We will dive into what's available from a technology perspective in further articles and place these tools. For now, know that if you are using an IDS, it only detects activity and will not take any action. 

IDS or IPS? Decisions, decisions. Initially, the recommendation is that you start with IDS. With an IDS, you can learn more about your network (or host if you're using a host-based IDS). If you jump straight into IPS and start blocking things, you might end up blocking something mission-critical for the business. Then you might get an angry call from the powers that be asking why employees can't access specific resources. Even if you purchase a product with IDS and IPS capabilities, most organizations will run the IPS in IDS mode for a few weeks to ensure they are not blocking legitimate traffic.  

Types of free intrusion detection software

You can use many different open-source tools for intrusion detection. We will only cover a few network intrusion detection tools in this article, but we will go into more depth on what tools do what, how to install/use them and use-cases for each in the following articles. 

  • Snort: Probably one of the most common network IDS and what many vendors build on top of.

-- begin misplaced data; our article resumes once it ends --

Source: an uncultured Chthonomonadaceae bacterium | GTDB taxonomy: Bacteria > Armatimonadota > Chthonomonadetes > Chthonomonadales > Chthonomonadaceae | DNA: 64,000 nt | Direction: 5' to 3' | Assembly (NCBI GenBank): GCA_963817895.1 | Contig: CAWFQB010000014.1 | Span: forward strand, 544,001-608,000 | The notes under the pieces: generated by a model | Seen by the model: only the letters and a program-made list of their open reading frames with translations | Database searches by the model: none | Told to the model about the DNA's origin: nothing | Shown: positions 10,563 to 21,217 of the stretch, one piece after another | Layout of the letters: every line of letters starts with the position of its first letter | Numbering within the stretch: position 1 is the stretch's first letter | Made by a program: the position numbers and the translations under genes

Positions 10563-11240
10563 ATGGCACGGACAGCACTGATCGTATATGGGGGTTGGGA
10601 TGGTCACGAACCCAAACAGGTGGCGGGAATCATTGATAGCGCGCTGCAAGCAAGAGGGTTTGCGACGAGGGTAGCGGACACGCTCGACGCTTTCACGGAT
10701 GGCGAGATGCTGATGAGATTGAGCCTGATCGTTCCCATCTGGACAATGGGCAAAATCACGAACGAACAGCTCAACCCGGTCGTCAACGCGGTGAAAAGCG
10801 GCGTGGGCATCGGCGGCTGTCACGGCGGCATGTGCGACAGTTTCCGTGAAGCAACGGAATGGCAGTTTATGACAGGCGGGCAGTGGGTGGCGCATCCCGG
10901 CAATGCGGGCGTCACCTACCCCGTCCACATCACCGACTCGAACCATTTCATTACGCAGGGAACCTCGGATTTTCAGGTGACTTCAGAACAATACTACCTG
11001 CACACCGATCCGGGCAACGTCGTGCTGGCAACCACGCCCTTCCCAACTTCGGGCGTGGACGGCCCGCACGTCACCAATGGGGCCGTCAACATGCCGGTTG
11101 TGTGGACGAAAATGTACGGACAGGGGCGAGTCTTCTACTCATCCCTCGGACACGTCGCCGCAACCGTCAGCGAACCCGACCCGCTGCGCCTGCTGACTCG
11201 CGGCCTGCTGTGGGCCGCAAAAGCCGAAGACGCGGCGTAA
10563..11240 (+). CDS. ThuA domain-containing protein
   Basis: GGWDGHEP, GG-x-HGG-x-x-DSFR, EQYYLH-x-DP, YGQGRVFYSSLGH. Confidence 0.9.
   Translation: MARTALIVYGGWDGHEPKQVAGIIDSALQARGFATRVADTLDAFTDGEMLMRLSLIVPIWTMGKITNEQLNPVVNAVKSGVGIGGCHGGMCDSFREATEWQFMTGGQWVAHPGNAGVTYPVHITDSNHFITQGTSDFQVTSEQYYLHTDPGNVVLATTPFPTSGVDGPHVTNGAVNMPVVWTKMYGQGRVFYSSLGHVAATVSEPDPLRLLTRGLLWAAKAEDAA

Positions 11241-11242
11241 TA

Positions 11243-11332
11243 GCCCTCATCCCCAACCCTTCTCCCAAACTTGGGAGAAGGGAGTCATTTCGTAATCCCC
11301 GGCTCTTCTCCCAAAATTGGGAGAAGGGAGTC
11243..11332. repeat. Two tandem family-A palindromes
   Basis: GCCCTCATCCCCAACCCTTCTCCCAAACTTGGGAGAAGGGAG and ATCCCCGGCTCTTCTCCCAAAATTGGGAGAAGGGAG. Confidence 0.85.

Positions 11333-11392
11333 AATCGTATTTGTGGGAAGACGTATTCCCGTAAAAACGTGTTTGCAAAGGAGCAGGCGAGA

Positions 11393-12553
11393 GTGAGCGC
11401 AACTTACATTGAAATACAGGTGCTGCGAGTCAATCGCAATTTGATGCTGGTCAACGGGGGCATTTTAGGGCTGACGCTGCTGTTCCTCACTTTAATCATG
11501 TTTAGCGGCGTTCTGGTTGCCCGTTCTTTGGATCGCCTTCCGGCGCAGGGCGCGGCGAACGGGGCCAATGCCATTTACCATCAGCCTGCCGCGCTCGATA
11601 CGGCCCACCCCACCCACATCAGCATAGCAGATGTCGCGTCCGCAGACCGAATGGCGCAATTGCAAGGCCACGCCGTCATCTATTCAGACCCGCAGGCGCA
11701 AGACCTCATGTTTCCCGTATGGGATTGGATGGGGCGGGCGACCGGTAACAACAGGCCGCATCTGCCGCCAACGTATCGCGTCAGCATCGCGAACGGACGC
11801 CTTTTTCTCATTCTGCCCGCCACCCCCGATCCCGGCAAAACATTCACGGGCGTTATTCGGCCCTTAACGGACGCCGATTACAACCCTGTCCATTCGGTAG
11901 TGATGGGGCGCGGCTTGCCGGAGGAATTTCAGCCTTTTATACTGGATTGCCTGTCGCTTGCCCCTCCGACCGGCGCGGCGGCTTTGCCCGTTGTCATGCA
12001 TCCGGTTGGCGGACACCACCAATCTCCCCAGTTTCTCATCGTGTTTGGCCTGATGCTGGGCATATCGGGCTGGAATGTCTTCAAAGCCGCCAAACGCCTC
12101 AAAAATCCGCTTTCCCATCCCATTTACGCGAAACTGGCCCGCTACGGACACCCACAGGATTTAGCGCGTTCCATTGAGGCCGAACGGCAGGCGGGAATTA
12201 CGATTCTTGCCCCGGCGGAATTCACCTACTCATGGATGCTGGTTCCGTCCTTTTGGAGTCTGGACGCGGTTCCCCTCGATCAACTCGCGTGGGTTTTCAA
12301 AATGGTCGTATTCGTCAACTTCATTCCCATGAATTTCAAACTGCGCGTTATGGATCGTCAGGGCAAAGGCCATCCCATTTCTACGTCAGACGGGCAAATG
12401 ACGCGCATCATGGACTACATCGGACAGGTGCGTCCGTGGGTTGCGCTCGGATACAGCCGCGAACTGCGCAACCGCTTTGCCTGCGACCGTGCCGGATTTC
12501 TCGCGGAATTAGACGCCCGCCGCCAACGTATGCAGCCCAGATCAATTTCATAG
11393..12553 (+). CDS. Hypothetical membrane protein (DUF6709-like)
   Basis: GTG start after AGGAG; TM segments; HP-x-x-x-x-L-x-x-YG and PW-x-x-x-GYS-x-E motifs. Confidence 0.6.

• Suricata: Another popular open-source network detection tool. It has both IDS and IPS capabilities.
  • Zeek: An open-source, network monitoring tool.

Getting started with intrusion detection

Hopefully, this article provided you with some basic knowledge behind intrusion detection and why it's crucial for network and endpoint security. To properly defend your network from malicious hackers and spot intruders before it's too late, some form of intrusion detection is necessary. 

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Implementing an intrusion detection system or an intrusion prevention system can help your overall security posture so long as the system is properly maintained and tuned. A cybersecurity engineer or security analyst needs to be involved in the system's setup, configuration, and maintenance to effectively deploy and gain value from these tools. 

Join us in the next blog on intrusion detection best practices, where we cover who is typically responsible for implementing, tuning and maintaining an IDS within an organization. 

Want to learn more? Take my Advanced Intrusion Detection courses in Infosec Skills.

Mark Viglione
Mark Viglione

Mark Viglione is a graduate of Penn State University. He has experience working at a Fortune 500 company as a cybersecurity engineer. Mark is the founder of Enigma Networkz, a SaaS cybersecurity data analytics company helping small to midsized organizations protect their environment from cyber threats. He is a member of Ben Franklin Technology Partner's client portfolio program and has been a speaker at Penn State Berks LaunchBox events. He has also authored various cybersecurity related coursework and labs.

Mark holds multiple cybersecurity certificates: SSCP (Systems Security Certified Practitioner), SANS GCIA (Certified Intrusion Analyst) and CompTIA CySA+ (Cybersecurity Analyst).